Mother Nature is unforgiving – both nurturing and destructive. Never is this more apparent than in savage Sundance hit Beasts of the Southern Wild, which opens on Canadian screens this week. With its young heroine ensconced in the wilderness, where all manner of beasts both human and inhuman dwell, the film got us thinking about other filmic forests and the terrors they often contain…
1. Princess Mononoke (Hayao Miyazaki, 1997)
Equipped with one of the coolest movie heroines ever, Mononoke is easily among Studio Ghibli’s finest works, exploring not only the feral side of nature, but also the beautiful, intricate balance that gives all things life. Just try and hold back the tears when the Forest Spirit is killed.
2. Beasts of the Southern Wild (Benh Zeitlin, 2012)
Sort of a modern day Princess Mononoke, Beasts has a puckish heroine and its own mythical creatures in the prehistoric aurochs, which stampede across the globe destroying everything in their path. Echoes of Hurricane Katrina abound…
3. Where the Wild Things Are (Spike Jonze, 2009)
Based on Maurice Sendak’s 1963 book, Jonze’s film follows nine-year-old Max (Max Records), who takes a ride on the wild side after falling out with his mother. His fantastical journey sees him being crowned king of the Wild Things in a land where few things are certain.
4. Into the Wild (Sean Penn, 2007)
Emile Hirsch turns his back on the world and heads into the wilderness as disillusioned youngster Christopher McCandless. Living a solitary life, he hunts, lives off the land and records his impressions in a diary. It would be inspiring if it weren’t for the tragic finale.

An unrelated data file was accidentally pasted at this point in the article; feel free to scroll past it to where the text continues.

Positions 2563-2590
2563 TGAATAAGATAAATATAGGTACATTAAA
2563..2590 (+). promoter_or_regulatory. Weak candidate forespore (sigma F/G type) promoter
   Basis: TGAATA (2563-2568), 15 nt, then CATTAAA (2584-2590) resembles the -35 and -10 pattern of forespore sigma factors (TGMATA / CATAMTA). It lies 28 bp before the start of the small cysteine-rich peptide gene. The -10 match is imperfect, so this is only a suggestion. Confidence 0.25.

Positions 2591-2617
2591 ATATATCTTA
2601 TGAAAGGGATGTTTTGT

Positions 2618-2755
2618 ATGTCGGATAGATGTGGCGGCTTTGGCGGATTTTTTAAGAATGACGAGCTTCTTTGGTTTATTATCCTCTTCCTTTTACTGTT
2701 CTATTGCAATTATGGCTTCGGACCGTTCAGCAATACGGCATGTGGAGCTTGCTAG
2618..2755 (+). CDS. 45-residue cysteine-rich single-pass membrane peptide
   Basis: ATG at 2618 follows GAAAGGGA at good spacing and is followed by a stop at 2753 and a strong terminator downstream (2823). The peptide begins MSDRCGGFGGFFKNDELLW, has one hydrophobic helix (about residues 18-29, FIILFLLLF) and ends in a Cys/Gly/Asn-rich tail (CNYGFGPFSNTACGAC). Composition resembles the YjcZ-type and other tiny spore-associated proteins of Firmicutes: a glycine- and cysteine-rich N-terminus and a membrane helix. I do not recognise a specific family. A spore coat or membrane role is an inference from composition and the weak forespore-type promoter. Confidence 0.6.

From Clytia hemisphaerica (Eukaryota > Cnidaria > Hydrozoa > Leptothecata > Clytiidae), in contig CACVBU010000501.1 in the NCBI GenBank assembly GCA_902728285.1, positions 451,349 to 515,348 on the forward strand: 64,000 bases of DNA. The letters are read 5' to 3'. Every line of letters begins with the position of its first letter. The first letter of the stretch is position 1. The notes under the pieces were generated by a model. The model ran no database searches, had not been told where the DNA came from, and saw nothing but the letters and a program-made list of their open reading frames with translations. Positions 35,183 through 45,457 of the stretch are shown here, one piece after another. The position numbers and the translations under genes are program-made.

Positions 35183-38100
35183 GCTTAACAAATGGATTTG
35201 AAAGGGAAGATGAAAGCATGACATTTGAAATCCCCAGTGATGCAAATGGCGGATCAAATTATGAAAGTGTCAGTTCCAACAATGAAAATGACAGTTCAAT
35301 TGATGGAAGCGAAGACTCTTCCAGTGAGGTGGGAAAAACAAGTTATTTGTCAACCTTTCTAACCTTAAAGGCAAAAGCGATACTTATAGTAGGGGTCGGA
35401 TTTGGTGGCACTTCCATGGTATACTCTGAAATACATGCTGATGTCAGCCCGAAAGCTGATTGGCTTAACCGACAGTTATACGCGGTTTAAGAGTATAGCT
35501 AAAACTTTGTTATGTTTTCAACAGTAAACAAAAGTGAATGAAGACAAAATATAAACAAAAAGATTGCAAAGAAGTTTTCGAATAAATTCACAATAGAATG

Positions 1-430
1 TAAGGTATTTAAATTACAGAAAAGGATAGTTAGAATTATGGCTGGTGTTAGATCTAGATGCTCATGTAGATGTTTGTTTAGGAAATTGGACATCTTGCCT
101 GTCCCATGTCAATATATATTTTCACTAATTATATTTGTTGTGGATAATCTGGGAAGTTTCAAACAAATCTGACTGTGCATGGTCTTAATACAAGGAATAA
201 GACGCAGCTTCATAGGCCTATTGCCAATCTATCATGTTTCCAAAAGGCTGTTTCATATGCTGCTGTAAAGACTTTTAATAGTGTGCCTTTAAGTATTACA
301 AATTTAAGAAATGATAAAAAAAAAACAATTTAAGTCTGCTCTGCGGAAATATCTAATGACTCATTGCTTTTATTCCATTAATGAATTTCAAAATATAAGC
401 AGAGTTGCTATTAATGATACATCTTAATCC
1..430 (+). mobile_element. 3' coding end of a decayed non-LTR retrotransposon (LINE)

5. The Company of Wolves (Neil Jordan, 1984)
The real and the unreal collide in this gothic reinterpretation of Angela Carter’s short story The Bloody Chamber. There are also shades of the Little Red Riding Hood fairytale, though here the antagonist is actually a werewolf…
6. Antichrist (Lars von Trier, 2009)
Nature brings out the worst in grieving couple He (Willem Dafoe) and She (Charlotte Gainsbourg), who become one with the rough country and lose their grip on civility. Then there’s a talking fox…
7. Deliverance (John Boorman, 1972)
"I bet you can squeal like a pig!" Director John Boorman puts the fear of God up every man who's ever been on a camping trip (and a few who haven't, too) as the wilds of the American backcountry provide the perfect setting for Man to unleash his animalistic side. Terrifying.
8. The Mist (Frank Darabont, 2007)
Something’s gone horribly wrong in this adaptation of the Stephen King tale, as giant, mutated monsters lay siege to the town of Bridgton, Maine, turning it into a veritable urban wilderness of horrors. The real drama comes as each town-person reacts differently to the carnage, and we discover how far David Drayton (Thomas Jane) will go to protect his family.
9. The Grey (Joe Carnahan, 2012)
The wilds of Alaska are the least of Liam Neeson and co’s woes in this minimalistic thriller – the airplane crash survivors also attempt to fend off a pack of uber-wolves that’s braying for their blood.
10. Avatar (James Cameron, 2009)
Cameron’s sumptuous 3D epic is all about loving your planet. It’s a heavy-handed metaphor for the way we’re currently treating Earth, but with ravishing visuals and some potent 9/11 imagery going on, it’s hard not to get swept up in all the chest-thumping.
Follow Josh on Twitter: @JoshWinning